In the introduction to the drama of Sophocles' Oedipus Rex, from where does the expression “to be in the limelight” come?

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booboosmoosh | High School Teacher | (Level 3) Educator Emeritus

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The term "in the limelight" was originally used most in circles of early entertainment, and was first introduced in the 1820s by Goldsworthy Gurney, specifically used as...

...a type ofstage lighting once used intheatres and music halls.

Literally, it was the chemical reaction with the joining of an "oxyhydrogen flame" introduced into a container (or "cylinder") of calcium oxide (once called "quicklime"). This combination created light that could be directed at an actor, much the way stage lighting today can be focused on one specific character with a spotlight.

Whereas "in the spotlight" means to be the subject of scrutiny or attention, being "in the limelight" also means to be "in the public eye," and while limelighting is not used today, the idiom is still very much in use.

In terms of Sophocles' Oedipus Rex, the King of Thebes is placed in the "limelight" when fire, famine and plagues lay siege to Thebes. It is believed to be a punishment for an unpunished evil, and Oedipus promises to find the cause—the perpetrator—and punish him (or, ostensibly, her).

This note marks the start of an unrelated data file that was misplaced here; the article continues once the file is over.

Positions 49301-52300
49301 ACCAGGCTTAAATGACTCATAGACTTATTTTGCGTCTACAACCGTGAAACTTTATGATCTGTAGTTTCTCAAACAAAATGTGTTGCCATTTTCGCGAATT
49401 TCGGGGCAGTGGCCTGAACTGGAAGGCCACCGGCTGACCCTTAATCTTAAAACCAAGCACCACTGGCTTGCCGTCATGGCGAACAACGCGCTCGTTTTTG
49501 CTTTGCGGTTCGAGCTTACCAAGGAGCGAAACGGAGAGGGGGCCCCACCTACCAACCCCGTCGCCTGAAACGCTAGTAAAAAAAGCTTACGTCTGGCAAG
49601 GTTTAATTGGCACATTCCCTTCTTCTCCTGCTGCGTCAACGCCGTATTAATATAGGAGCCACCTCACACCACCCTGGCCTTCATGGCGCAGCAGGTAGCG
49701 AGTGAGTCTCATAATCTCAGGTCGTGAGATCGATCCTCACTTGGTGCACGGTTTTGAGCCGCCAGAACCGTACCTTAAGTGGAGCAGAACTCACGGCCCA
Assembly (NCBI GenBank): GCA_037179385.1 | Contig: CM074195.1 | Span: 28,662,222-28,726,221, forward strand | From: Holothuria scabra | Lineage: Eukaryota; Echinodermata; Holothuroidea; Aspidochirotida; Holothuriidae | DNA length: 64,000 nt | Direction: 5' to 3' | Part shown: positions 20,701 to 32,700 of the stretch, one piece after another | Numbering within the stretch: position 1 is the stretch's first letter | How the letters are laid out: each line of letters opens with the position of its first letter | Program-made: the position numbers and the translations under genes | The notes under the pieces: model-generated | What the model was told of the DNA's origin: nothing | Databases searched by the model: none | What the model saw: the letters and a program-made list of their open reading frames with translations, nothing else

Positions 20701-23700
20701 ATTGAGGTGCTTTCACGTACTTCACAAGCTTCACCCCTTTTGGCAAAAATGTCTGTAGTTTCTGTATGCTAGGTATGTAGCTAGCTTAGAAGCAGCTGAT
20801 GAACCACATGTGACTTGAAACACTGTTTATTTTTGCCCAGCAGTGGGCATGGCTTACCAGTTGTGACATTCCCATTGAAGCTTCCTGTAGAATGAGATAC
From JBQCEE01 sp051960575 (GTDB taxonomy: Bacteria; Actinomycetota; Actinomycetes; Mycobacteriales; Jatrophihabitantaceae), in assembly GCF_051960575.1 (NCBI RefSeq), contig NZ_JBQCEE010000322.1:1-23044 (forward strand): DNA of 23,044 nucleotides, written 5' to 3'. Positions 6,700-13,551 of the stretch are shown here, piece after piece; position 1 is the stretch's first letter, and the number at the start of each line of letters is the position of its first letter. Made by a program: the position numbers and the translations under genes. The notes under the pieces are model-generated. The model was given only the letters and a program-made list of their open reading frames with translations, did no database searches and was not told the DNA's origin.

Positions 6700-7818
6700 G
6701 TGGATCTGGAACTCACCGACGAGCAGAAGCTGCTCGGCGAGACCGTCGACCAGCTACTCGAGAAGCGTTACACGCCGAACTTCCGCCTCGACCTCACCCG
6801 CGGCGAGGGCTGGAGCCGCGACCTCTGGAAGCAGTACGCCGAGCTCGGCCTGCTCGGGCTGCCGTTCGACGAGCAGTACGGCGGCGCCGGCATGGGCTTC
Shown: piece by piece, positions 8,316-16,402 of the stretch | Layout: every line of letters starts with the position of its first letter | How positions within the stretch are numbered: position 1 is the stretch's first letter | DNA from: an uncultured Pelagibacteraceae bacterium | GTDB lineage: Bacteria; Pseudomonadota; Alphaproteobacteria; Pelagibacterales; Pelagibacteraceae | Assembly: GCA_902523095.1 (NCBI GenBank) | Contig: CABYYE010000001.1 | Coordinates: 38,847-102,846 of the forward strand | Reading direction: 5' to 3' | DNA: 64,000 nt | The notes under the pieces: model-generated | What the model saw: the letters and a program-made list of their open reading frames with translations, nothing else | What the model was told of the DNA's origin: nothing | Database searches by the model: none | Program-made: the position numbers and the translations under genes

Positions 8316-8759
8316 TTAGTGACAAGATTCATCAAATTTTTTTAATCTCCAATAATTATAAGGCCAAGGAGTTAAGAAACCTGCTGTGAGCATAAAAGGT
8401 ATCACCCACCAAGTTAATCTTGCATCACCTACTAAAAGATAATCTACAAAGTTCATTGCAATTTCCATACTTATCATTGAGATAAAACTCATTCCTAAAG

...the gods caused the plague as a reaction against the murder of their previous king, Laius, and that they want the Thebans to "drive out pollution sheltered in our land"; in other words, to find the murderer and either kill or exile him...

Oedipus has no idea that he is responsible for the tragedy that has befallen Thebes because he inadevertantly killed his father in a chance meeting on the road. Oedipus did not know it was his father because his parents, fearing the prophecy that their son would kill his father and marry his mother, had told a servant to take him out onto a hillside to let him starve to death. A shepherd saves him, and ultimately, he is raised by the King of Corinth as his son, not knowing he was adopted.

When Oedipus searches for answers, he confronts Teiresias, the blind prophet. Teiresias does not want to tell Oedipus what he knows: for the prophet is aware that Oedipus is at fault. Oedipus forces Teiresias to answer him, and the old blind soothsayer delivers words that are abhorent to the King's ears: he has not only killed his father, but married his mother and borne children with her. This instance of incest is deplorable culturally, and Oedipus is repulsed by what he has done. Because Oedipus is central to the calamity that has fallen on Thebes, he is forced into the limelight—first by his promise to discover what is causing death and suffering to his people. Secondly, he is drawn into the limelight because he is responsible for the devastation visited upon Thebes, and will pay the price. Jocasta (his mother/wife) kills herself. Oedipus blinds himself and leaves Thebes.

Ironically, Oedipus forces himself into the limelight by demanding to know who is responsible for all that has happened to the people: he is the man he is searching for.


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